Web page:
India plans new social media controls after Twitter face-off
NEW DELHI — Chafing from a dispute with Twitter, India plans to oblige social media companies to erase contentious content fast and assist investigations, according to a draft regulation.
New Delhi’s planned Intermediary Guidelines and Digital Media Ethics Code — a copy of which was seen by Reuters — come as various nations around the world try to assert tighter control over powerful Big Tech firms.
The latest draft rules — which would be legally enforceable — say companies should remove content as early as possible, but not later than 36 hours, after a government or legal order. They must also assist in investigations or other cyber security-related incidents within 72 hours of a request. Further, if a post depicts an individual in any sexual act or conduct, then companies must disable or remove such content within a day of receiving a complaint, the rules added.
Facebook did not immediately respond to a request for comment. Twitter, which did not take down all accounts the government alleged were spreading lies about the protests over agricultural reforms, declined to comment.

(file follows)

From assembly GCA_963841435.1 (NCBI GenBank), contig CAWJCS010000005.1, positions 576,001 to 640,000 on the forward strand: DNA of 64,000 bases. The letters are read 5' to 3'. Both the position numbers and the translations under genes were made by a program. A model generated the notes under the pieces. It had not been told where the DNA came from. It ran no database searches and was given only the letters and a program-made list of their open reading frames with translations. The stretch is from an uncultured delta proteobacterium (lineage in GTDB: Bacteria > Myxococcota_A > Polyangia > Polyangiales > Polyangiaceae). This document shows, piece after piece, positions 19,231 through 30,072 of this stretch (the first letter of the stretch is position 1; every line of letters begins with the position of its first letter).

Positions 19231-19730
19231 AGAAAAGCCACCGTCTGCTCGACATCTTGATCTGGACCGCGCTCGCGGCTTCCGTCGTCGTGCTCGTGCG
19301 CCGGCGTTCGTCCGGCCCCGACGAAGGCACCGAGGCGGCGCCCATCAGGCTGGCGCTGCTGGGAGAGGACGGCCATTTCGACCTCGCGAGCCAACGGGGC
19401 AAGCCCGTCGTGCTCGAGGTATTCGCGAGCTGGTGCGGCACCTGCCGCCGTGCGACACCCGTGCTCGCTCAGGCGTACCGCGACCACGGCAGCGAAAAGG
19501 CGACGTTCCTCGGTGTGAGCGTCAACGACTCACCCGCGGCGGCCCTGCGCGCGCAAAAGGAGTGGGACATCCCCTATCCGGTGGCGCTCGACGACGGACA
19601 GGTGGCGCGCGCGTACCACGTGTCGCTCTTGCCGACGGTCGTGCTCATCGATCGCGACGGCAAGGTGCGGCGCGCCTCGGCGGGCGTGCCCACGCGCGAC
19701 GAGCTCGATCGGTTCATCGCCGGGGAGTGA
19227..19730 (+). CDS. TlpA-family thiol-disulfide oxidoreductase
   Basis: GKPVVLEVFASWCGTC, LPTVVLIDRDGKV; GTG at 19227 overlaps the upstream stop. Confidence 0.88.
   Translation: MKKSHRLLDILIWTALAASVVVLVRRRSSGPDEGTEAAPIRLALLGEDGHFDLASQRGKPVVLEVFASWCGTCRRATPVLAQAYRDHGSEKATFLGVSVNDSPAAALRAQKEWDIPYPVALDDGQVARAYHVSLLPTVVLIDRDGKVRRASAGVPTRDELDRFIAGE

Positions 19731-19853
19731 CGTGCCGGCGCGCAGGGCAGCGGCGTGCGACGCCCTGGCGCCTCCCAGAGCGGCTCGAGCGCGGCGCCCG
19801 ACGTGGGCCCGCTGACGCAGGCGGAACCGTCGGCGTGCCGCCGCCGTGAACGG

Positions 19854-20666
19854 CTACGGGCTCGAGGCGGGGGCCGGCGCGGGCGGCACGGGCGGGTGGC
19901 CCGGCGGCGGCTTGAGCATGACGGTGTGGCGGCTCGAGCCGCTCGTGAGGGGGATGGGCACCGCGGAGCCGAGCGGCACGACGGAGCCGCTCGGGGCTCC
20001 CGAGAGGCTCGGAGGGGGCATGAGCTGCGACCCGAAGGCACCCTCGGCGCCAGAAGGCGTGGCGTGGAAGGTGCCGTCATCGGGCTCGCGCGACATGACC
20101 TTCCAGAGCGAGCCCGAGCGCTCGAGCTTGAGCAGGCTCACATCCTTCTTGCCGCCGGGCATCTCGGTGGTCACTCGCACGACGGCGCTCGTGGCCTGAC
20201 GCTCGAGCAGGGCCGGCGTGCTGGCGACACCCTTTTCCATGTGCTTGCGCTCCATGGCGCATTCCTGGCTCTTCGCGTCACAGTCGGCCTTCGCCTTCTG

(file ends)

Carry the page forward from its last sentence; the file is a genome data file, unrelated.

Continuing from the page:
Industry sources say new regulations could hit Big Tech firms’ investment plans in India and increase compliance headaches. The rules would also apply across other digital and online media, the draft proposal said.
“A publisher shall take into consideration India’s multi-racial and multi-religious context and exercise due caution and discretion when featuring the activities, beliefs, practices, or views of any racial or religious group,” the draft rules said.
Referring to films and other entertainment, including web-based serials, the draft rules called for a “classification rating” to describe content and advise discretion. —